During the benefit week ending May 8th, there were 32,156 weekly claims filed. This is a decrease of 1,748 continued claims filed over the previous benefit week. During the week ending May 8, $11,439,560 in benefits were paid out to claimants.
Over the weekend, the department identified an issue with the work search requirement which resulted in some claimants being prompted to enter their work search information when they should not have (e.g. they are self-employed) and other instances where claimants should have been prompted to report work search activities but were not. Programming Issues such as this were not unexpected given the many significant changes the UI system has experienced over the last year as well as the many nuances in the requirement created by different federal and state exemptions.
The issue was detected on Sunday when staff began working to rectify the situation. On Monday morning, a statement was posted to both the Department of Labor’s website, social media, and was also emailed out to claimants. When the issue is fully resolved, further updates will be provided.
Claimants who were able to file their claim without entering work search information will not be penalized and should continue to conduct work search activities this week to report on their claim next week. Claimants who are waiting for the changes to be made in the system will also not lose out on benefits because of this issue and have until Friday at 4:30pm to file their claim for the week. If there are further programming delays, claimants will be able to submit their claim without being ineligible for the week even if it is after the Friday deadline.
Initial UI Claims Fraud
According to a VDOL spokesperson, in April of 2021, initial unemployment claims increased to roughly 1,500 claims a day, with some days reaching well over 2,000 submissions. These numbers immediately raised questions about the validity of the claims being submitted.
The Department’s analysis resulted in well over 50 percent of claims submitted being flagged as fraudulent and needing to be manually reviewed by the UI Fraud Unit.
This created concern for the Department’s capacity to review claims in a timely manner as well as the monetary liability being given to fraudulent claims before a review could be conducted.
In response, the Department removed the online application from its website on April 28, directing claimants to the Claimant Assistance Center to file an initial claim or establish a new benefit year.
At the time the initial claims application was taken offline, more than 80 percent of claims were being marked as fraud.
Due to the evolving nature of this situation, and the commitment to processing timely benefits for eligible claimants, the Department does not currently have data to share on the number or amount of fraudulent payments. This is specifically due to the fact that the systems the Department uses do not aggregate claims that are marked as fraud that resulted in payments. States across the country, have had to quickly adapt to an unpredictable operational environment and increasing security threats that have emerged due to the pandemic.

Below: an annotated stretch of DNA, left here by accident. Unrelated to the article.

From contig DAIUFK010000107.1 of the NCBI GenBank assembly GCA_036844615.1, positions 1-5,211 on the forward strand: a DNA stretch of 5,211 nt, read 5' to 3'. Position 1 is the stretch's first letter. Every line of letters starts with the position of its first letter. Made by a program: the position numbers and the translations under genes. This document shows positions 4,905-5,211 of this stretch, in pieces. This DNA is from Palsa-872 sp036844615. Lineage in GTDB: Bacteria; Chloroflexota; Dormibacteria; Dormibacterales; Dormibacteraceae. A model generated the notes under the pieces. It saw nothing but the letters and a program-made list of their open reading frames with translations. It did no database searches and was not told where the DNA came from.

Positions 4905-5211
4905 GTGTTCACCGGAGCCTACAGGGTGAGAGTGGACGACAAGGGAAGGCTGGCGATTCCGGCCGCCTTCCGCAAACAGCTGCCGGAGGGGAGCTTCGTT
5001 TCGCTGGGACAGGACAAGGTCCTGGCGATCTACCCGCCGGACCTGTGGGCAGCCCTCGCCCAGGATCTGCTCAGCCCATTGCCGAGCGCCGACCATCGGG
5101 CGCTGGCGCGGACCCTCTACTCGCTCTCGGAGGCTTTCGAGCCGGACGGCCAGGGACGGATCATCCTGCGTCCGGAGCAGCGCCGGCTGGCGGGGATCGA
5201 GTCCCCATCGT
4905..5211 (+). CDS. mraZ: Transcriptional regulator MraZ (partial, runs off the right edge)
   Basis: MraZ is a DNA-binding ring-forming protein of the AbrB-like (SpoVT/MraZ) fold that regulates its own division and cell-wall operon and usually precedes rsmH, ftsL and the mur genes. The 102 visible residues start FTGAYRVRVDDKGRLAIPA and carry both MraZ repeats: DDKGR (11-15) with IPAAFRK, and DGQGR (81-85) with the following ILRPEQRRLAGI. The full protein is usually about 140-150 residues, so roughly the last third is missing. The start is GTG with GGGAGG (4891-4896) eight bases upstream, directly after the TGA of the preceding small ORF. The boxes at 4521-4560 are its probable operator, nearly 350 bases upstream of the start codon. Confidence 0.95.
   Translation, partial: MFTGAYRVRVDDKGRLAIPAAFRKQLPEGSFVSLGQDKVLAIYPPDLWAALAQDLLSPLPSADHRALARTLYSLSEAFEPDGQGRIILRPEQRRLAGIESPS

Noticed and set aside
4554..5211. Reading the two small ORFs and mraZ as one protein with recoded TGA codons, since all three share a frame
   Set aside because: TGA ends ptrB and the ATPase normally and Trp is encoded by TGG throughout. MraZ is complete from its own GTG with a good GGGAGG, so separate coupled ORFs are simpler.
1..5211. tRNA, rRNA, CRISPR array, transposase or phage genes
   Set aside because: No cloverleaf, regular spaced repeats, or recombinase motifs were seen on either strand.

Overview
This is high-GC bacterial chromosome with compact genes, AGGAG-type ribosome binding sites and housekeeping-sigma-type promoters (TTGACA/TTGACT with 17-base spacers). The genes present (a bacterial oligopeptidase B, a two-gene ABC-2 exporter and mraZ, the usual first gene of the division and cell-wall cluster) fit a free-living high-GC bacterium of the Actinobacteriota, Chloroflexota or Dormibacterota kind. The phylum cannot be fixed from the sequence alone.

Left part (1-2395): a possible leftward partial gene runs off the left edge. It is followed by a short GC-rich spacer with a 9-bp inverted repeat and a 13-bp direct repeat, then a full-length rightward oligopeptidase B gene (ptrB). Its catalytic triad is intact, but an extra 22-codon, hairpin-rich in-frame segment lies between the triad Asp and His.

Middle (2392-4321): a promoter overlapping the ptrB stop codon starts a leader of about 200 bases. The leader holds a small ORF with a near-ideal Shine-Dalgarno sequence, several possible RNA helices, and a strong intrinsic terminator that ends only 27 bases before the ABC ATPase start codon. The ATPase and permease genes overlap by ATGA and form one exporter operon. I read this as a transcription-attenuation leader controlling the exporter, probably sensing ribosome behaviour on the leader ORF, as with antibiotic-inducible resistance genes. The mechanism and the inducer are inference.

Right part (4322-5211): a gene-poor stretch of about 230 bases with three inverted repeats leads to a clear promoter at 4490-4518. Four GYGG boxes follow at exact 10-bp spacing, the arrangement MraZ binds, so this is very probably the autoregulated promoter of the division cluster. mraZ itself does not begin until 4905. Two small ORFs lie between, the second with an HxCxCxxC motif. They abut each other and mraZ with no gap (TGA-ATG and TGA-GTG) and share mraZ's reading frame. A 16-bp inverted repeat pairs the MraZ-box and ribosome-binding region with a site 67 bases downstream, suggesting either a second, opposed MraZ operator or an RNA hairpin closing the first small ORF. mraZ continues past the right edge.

To that end, VDOL is currently reconstructing historical data to remove fraudulent claims to better reflect the actual population of unemployed Vermonters.
Based on available data, there is strong evidence that throughout the spring, fraudulent activity contributed to an artificially high number of initial claims being reported based on the sharp decline once the application was removed.
However, the Department continues to manage a claims load that is roughly 10 times higher than pre-pandemic levels.
Weekly UI Report
Regular weekly UI claims in Vermont had been edging down since late January, but starting in late March headed steeply back up. Governor Scott declared a State of Emergency on March 13, 2020, and closed restaurants and bars after lunch on March 17, 2020. (He has extended the State of Emergency month to month since, now to May 15, 2021).
On March 24, 2020, Governor Scott issued a “Stay Home, Stay Safe” order and directed the closure of in-person operations for all non-essential businesses (effective March 25-May 15, 2020). These measures swelled the ranks of the unemployed and led to about 90,000 Vermonters filing for unemployment benefits.
As part of unwinding the emergency measures taken to combat the novel coronavirus a year ago and to jumpstart the economy now, on Tuesday April 6, 2021, Governor Scott unveiled two major actions.
First he announced his Vermont Forward Plan to get the state “back to normal by the Fourth of July” or nearly so. This is based on the rollout of vaccines. It would provide universal instead of sector-specific mitigation measures.
It would also lift economic and gathering restrictions, perhaps as early as mid-June but by the July 4th in any case.
Scott also revealed a $1 billion economic recovery and revitalization plan. This features major infrastructure upgrades, including $250 million for broadband.
American Rescue Plan
• The American Rescue Plan (ARP) signed into law by the President on March 11 and includes provisions to extend various Unemployment Insurance programs: